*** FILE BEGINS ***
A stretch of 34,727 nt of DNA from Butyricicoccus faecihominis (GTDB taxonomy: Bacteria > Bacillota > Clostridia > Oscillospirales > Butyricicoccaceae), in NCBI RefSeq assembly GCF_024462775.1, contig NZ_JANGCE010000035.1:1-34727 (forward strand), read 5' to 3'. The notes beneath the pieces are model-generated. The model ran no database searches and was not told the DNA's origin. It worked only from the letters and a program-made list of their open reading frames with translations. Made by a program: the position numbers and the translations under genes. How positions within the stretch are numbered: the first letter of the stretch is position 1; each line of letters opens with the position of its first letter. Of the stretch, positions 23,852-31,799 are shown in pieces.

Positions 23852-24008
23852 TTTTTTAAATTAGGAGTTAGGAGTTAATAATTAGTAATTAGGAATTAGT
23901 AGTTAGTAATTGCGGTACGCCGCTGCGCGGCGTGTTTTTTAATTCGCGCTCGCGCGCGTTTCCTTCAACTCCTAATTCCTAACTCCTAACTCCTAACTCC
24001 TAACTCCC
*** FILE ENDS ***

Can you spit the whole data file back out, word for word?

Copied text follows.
A stretch of 34,727 nt of DNA from Butyricicoccus faecihominis (GTDB taxonomy: Bacteria > Bacillota > Clostridia > Oscillospirales > Butyricicoccaceae), in NCBI RefSeq assembly GCF_024462775.1, contig NZ_JANGCE010000035.1:1-34727 (forward strand), read 5' to 3'. The notes beneath the pieces are model-generated. The model ran no database searches and was not told the DNA's origin. It worked only from the letters and a program-made list of their open reading frames with translations. Made by a program: the position numbers and the translations under genes. How positions within the stretch are numbered: the first letter of the stretch is position 1; each line of letters opens with the position of its first letter. Of the stretch, positions 23,852-31,799 are shown in pieces.

Positions 23852-24008
23852 TTTTTTAAATTAGGAGTTAGGAGTTAATAATTAGTAATTAGGAATTAGT
23901 AGTTAGTAATTGCGGTACGCCGCTGCGCGGCGTGTTTTTTAATTCGCGCTCGCGCGCGTTTCCTTCAACTCCTAATTCCTAACTCCTAACTCCTAACTCC
24001 TAACTCCC